Monday, April 9, 2012

Sorting Arrays in c#

Array : An array is a data structure that contains a number of variables of the same type.
Arrays are declared with a type: Datatype[] arrayName;
Example : int[] array1 = new int[5];
This example shows how to sort arrays in C#. Array can be sorted using static method Array.Sort which internally use Quicksort algorithm.

Sorting array of primitive types

To sort array of primitive types such as int, double or string use method Array.Sort(Array) with the array as a paramater. The primitive types implements interface IComparable, which is internally used by the Sort method (it calls IComparable.Com­pareTo method). See example how to sort int array:

int[] intArray = new int[5] { 8, 10, 2, 6, 3 };
// write array
foreach (int i in intArray) Console.Write(i + " ");  // output: 2 3 6 8 10

//for Sorting string array

string[] stringArray = new string[5] { "X", "B", "Z", "Y", "A" };
// write array
foreach (string str in stringArray) Console.Write(str + " "); 
// output: A B X Y Z

Sorting array of custom type using delegate

To sort your own types or to sort by more sophisticated rules, you can use delegate to anonymous method. The generic delegate Comparison<T> is declared as public delegate int Comparison<T> (T x, T y). It points to a method that compares two objects of the same type. It should return less then 0 when X < Y, zero when X = Y and greater then 0 when X > Y. The method (to which the delegate points) can be also an anonymous method (written inline).
Following example demonstrates how to sort an array of custom type using the delegate to anonynous comparison method. The custom type in this case is a class User with properties Name and Age.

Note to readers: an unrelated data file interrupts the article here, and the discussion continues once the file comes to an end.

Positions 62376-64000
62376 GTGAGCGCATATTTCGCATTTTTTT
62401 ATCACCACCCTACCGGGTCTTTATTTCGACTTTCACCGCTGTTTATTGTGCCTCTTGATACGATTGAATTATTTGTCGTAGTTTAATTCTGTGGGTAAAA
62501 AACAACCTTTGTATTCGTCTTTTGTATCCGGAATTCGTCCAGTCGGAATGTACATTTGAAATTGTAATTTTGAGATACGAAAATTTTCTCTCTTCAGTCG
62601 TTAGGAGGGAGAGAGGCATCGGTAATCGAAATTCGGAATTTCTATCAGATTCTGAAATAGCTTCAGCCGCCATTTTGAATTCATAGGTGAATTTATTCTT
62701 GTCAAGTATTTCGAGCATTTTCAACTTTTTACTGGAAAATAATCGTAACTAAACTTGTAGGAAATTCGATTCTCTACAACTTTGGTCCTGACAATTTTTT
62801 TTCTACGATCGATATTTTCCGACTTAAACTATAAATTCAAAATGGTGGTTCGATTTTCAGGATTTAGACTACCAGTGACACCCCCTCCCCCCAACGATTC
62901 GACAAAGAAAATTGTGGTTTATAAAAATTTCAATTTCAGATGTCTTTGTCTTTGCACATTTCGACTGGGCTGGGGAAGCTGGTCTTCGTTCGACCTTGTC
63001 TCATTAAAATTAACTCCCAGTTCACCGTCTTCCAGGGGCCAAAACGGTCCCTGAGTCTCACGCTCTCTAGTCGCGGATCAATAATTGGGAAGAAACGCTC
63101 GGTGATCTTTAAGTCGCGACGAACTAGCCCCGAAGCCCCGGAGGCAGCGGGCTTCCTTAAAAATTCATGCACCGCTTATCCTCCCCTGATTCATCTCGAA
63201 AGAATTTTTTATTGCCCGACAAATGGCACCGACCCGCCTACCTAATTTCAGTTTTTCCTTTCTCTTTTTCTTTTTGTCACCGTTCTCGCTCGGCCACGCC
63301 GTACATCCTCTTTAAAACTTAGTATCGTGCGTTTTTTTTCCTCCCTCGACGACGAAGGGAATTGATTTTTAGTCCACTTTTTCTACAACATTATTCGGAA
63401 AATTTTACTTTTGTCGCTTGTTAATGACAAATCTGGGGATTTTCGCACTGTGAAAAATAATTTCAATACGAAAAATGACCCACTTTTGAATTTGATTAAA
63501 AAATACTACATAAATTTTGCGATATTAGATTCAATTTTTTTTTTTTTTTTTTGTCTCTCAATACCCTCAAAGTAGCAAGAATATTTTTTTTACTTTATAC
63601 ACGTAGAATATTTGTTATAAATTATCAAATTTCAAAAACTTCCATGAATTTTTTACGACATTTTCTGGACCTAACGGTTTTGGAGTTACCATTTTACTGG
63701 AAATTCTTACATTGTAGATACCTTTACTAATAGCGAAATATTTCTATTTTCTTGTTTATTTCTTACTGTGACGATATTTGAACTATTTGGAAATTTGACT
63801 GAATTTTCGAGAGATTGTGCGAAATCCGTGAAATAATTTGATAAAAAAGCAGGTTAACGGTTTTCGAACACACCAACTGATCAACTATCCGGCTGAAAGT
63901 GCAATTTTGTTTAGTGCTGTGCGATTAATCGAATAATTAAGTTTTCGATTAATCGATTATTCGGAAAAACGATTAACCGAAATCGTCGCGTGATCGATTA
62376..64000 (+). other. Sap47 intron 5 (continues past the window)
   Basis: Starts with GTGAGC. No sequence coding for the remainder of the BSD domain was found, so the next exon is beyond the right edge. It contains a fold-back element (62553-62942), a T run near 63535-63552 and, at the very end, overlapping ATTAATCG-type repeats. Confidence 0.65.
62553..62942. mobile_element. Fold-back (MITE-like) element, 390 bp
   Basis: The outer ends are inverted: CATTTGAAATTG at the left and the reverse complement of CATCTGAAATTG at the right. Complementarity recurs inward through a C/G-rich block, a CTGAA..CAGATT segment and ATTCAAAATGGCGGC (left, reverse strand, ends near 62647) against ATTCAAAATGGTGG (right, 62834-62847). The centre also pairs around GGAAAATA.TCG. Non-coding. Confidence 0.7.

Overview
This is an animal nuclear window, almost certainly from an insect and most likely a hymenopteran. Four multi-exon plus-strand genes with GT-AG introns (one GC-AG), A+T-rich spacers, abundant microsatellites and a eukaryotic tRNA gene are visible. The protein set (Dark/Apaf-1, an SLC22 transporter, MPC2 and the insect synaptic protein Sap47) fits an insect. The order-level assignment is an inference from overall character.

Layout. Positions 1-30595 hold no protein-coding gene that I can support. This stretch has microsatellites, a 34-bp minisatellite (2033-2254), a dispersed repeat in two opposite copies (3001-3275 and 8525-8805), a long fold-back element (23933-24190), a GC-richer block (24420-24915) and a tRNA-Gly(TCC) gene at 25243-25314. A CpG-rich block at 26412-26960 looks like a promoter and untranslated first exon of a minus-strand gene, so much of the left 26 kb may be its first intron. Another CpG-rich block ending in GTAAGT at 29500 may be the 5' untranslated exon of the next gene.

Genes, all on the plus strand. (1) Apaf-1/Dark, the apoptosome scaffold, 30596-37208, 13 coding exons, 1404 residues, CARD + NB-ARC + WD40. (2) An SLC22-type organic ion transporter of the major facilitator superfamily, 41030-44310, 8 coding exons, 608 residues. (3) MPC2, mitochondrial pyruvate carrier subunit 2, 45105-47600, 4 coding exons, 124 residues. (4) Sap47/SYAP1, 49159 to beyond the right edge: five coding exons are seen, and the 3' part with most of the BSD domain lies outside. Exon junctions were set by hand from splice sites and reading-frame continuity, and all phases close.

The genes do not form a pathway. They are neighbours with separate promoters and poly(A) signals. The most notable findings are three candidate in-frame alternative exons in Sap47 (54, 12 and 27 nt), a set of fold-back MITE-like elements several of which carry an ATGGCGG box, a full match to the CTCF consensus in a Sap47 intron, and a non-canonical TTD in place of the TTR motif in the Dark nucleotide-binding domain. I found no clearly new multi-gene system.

User[] users = new User[3] { new User("Betty", 23),  // name, age
                             new User("Susan", 20),
                             new User("Lisa", 25) };

Array.Sort(users, delegate(User user1, User user2) {
                    return user1.Name.CompareTo(user2.Name);
// write array (output: Betty23 Lisa25 Susan20)
foreach (User user in users) Console.Write(user.Name + user.Age + " ");

/ sort array by age
Array.Sort(users, delegate(User user1, User user2) {
                    return user1.Age.CompareTo(user2.Age); // (user1.Age - user2.Age)
// write array (output: Susan20 Betty23 Lisa25)
foreach (User user in users) Console.Write(user.Name + user.Age + " ");

Sorting array using IComparable
If you implement IComparable interface in your custom type, you can sort array easily like in the case of primitive types. The Sort method calls internally IComparable.Com­pareTo method.

public class User : IComparable
  // ...

  // implement IComparable interface
  public int CompareTo(object obj)
    if (obj is User) {
      return this.Name.CompareTo((obj as User).Name);  // compare user names
    throw new ArgumentException("Object is not a User");
Use it as you sorted the primitive types in the previous examples.

// sort using IComparable implemented by User class
Array.Sort(users);  // sort array of User objects

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